Body Language: Does it help or hinder communication? Yes.

Body Language: Does it help or hinder communication? Yes.

Eye rolling is one of the nonverbal signs that is pretty much always aggressive.
— Steve Watts

Well, there’s a simple answer for this.

It helps—a lot.

It hinders—a lot.

And it often doesn’t matter at all.


That work for you?


Well, I guess I’ll have to clarify.

Body language helps communication.

When your body language and your words are congruent, you make a more powerful statement.

Some cultures rely on body language to modify (even totally change) the words they speak.

The Japanese have an arsenal of non-verbal cues they use in communication. For example, someone tilts their head while sucking air in between their teeth. This is their way of signaling that they have something difficult they want you to know, but they can’t come right out and say it. And no matter what they say next, it’s not what they really mean.

Which can help, when you know that aspect of the communicator’s culture. And when you don’t…

Body language hinders communication.

When your body language and your words are congruent, you make a more powerful statement.

Here’s the thing: if your statement is not useful to your communication, making that statement even more powerfully is not going to be positive.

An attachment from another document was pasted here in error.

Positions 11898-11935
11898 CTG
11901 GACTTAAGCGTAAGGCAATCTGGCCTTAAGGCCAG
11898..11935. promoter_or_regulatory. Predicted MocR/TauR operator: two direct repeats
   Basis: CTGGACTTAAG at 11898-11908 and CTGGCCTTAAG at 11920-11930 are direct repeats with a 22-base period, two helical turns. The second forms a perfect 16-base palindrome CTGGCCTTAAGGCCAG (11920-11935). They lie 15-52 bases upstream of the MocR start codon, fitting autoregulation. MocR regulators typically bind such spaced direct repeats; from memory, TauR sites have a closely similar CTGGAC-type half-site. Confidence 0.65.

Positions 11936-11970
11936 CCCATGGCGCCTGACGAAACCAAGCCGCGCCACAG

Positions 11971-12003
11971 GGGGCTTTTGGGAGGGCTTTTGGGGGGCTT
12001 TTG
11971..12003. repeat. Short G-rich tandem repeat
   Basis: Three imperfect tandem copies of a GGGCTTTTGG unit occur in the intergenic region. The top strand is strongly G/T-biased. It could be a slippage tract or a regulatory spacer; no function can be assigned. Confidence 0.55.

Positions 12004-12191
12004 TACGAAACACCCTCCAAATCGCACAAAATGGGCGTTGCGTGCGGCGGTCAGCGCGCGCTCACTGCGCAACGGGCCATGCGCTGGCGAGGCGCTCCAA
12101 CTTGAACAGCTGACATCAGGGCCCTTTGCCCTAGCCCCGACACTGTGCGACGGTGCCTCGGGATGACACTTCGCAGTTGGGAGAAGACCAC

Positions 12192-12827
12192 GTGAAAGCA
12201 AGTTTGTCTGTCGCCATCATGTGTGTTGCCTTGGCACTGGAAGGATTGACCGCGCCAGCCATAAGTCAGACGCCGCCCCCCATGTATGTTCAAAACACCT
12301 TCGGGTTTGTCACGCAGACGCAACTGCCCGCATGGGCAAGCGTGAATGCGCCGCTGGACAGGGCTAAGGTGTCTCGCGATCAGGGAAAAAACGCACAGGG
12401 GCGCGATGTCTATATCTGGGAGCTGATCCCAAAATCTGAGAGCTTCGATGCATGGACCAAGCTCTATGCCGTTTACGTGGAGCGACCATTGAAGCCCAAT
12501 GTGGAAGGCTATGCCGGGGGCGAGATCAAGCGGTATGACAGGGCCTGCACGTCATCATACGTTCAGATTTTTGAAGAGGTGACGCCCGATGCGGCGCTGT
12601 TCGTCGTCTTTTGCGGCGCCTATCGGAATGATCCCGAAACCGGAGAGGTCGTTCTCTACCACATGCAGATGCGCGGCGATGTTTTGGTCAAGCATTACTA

When your words and body language are conflicting, however, it will cause communication to falter.

Your partner might think you’re lying, or hiding the truth.

And your body language can be affected by many things:

  • A slight frown because you have a mild headache.
  • Your arms are crossed because you’re cold.
  • You’ve had a stressful day, so you’re fidgety.
  • Exhaustion is making it hard for you to focus.

Any or all of these things could be misinterpreted as disinterest, disingenuousness, dislike, or disdain, when they are simply products of your current physical state, and not of the conversation.

Which is why it’s important to give attention to your partner during conversations and also note when you’re feeling things that may leak out, so that you can correct them or perhaps put the conversation off until another time. At the very least, you could mention, “I’ve got a slight headache, so please bear with me. I want to have this conversation with you, and I may be a bit slower than usual.”

Body language doesn’t matter at all.

In today’s world, much of our communication happens in ways where body language doesn’t apply.

  • In text messages
  • In chat
  • By phone
  • Email
  • In this article I’m writing for you

We have no way of knowing what is happening physically on the other side of the electronics, or on the world-side of the page.

You don’t know if I’m smiling and enthusiastic, or sober and serious, except through the pixels or print of words on a page.

Which is why humans have created ways to share our physical expressions through text, like emojis, which allow us to convey our meanings in more casual situations with more emotion than we might have in only words.

What are your thoughts?

We generally think of body language as helpful. After all, nonverbal clues make up a big part of communication, so says science.

When has body language gone wrong for you? Either reading it or displaying it?

This is an excerpt from Understand Me Now! (And that’s an order!), the book I wrote on communication for relationships, including ethical non-monogamy, kink, and BDSM.

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